11. Compare William and Emily’s vows to each other on pages 436–37—what do their words reveal about their perspectives and concerns? How do the vows reflect back on their paths through the tragedy of the Powers case?

    12. Jayne Anne Phillips reveals in her acknowledgments that “Only four characters in Quiet Dell are wholly invented”: Lavinia Eicher, Emily Thornhill, Mason Phillips, and Eric Lindstrom. Emily, with Eric at her side, carries the story of the investigation and trial. Why create Lavinia and Mason? What do they add to our understanding of the main characters?

    13. Duty was the Eichers’ dog in real life; his photograph and a newspaper caption describing him are included in Quiet Dell. Discuss Duty’s importance in the novel.

    14. Emily and Eric locate Wilko Drenth in Iowa and are told that he saved his son from drowning when the boy was twelve. They puzzle over Wilko’s exact words, translated from Dutch, during their interview: “God help me, I knew it then” (page 268). How does the novel present the complexities of “nature vs. nurture”? In what way did Wilko feel responsible for his son’s crimes?

    15. Annabel is drawn back to Quiet Dell after Powers’ execution, and she senses others with her who “lift and swirl . . . a charged flow drawn to that place, below” (page 445) Powers “cannot die and so he burns” until “a clear October week” when Drenth’s blond grandson sees smoke curling from his grandfather’s window. “Instantly, the plummeting fire is taken up” and “all of them, even those who never saw this place . . . are gone” (page 446). Discuss Annabel’s seeming release and her journey throughout the arc of Quiet Dell.

    Enhance Your Book Club

    1. Look into today’s “matrimonial bureaus”—what are they? What are their risks? What advantages do the Harry Powers of today have that weren’t available in the 1930s? How can potential victims better protect themselves?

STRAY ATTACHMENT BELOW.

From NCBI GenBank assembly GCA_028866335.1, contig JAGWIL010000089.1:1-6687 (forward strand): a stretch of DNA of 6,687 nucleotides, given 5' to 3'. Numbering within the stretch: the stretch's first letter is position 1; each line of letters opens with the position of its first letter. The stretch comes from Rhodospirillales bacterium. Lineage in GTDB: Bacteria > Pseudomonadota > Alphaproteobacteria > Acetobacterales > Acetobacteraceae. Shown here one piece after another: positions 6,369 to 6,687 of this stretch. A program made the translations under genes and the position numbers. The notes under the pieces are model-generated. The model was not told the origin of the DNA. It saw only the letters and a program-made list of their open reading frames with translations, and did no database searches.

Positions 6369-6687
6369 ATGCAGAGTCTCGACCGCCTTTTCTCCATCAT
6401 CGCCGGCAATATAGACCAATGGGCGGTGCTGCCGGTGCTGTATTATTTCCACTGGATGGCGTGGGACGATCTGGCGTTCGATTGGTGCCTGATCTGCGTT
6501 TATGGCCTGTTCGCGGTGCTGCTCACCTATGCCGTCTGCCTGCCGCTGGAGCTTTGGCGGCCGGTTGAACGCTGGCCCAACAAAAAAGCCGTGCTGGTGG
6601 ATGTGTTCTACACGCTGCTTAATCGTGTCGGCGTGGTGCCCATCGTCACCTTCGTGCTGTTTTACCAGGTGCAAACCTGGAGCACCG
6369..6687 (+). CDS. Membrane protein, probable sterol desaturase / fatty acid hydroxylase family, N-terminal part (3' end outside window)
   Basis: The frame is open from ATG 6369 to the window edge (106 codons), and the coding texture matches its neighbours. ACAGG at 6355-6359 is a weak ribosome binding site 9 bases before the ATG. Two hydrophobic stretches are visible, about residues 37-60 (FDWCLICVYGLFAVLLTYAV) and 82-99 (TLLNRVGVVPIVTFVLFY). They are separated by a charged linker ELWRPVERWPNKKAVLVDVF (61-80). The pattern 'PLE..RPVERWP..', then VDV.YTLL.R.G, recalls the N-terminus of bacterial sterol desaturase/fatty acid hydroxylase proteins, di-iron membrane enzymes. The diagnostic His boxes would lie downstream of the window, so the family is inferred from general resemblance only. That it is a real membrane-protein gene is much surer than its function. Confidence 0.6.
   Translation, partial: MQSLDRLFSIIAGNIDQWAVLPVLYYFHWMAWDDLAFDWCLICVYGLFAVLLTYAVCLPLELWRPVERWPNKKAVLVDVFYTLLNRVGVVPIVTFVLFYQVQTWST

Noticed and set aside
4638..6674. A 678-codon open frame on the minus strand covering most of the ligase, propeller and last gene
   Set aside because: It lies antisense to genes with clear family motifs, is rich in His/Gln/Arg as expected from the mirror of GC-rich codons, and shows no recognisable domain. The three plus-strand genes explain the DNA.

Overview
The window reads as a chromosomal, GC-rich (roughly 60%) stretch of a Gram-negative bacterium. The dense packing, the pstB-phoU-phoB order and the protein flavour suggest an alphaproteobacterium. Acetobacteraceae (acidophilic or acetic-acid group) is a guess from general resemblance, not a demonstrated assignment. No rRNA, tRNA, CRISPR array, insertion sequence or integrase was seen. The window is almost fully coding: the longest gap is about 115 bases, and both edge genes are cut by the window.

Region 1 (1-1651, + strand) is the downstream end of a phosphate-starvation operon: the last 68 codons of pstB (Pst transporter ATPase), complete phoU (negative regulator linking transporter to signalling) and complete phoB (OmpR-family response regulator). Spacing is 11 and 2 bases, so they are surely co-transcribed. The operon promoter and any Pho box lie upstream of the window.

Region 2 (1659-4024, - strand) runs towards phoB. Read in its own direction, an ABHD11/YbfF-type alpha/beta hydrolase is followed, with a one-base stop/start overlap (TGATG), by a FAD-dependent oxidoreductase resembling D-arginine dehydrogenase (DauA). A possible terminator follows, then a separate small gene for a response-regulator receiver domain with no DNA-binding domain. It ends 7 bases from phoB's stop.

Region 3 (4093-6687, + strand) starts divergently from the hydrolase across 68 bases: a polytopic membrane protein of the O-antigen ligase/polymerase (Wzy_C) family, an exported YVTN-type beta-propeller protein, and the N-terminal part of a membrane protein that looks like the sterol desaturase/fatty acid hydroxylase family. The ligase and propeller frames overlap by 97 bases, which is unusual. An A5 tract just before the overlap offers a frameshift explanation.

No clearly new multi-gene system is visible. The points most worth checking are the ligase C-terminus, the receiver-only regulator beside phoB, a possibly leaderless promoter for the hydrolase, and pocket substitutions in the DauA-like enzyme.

2. Read some of the original articles about Harry Powers online—how is Powers portrayed?

    3. Research women journalists of the late 1920s and 1930s—was there a real Emily Thornhill at the Tribune or the New York Times? What kind of stories were they writing?

    A Conversation with Jayne Anne Phillips

    This novel grew out of a story your mother told you. How old were you when she told you and why do you think it stayed with you?

    I’m sure my mother probably first told me when I was a bit older than Annabel. Her story was very much about her own sensory memory of the dusty road on that hot day, and the sounds of the crowd methodically taking apart the garage “for souvenirs.” I was always my mother’s confidante, and it was as though she shared her own dark initiation. My mother adored her mother (see Machine Dreams and MotherKind), and I couldn’t imagine why my grandmother would take her six-year-old to such a place. But thousands walked past, drawn by the newspaper stories. The crime was so unusual and horrific that it seemed a “wonder of the world” and cast a spell; it was also a warning and lesson about the violence supposedly inherent in sexuality, and what could happen when women cast aside the caution and repression with which society “protects” them. That double standard is still with us.

    You make a reference to the crimes at Quiet Dell in Machine Dreams, which was published in 1984. How long have you been thinking about writing Quiet Dell? When did you actually start writing the novel?

    I began actually writing the novel in 2008, but I composed Annabel’s first paragraphs as a prose poem for the voices ascribed to an “oracle,” a towering otherworldly sculpture that was part of an early Boston First Night (New Year’s Eve) celebration, over twenty years ago. The words stayed with me. Annabel herself is a kind of oracle, and she begins speaking in that magical turning of the year, in which life and death brush past one another. Her grandmother tells her, “there is no death, not as we suppose” (page 110). Annabel’s consciousness eventually sees beyond death, “bridges great distances in the breadth of a thought” (page 170) into a sphere that is eternal, in the sense that stars are eternal.

    Were there any objects or facts that you unearthed in your research that were particularly powerful or inspiring?

    The true facts of the names of the characters and places were inspiring and almost eerie; I could not have (believably) invented them. Years before I researched the story, a family friend who knew I’d referenced the crime in Machine Dreams gave me a small envelope he’d found in an antique dresser. It reads, across the front in pencil, “Piece of sound-proof board used in the terrible murdering, Aug, 1931.” Inside is the small black square, marked with a 3, that Emily describes in Quiet Dell. The first time I held it in my hand, the deep wrong done to the Eichers was real, and the novel inevitable, but I wasn’t ready to write it until years later.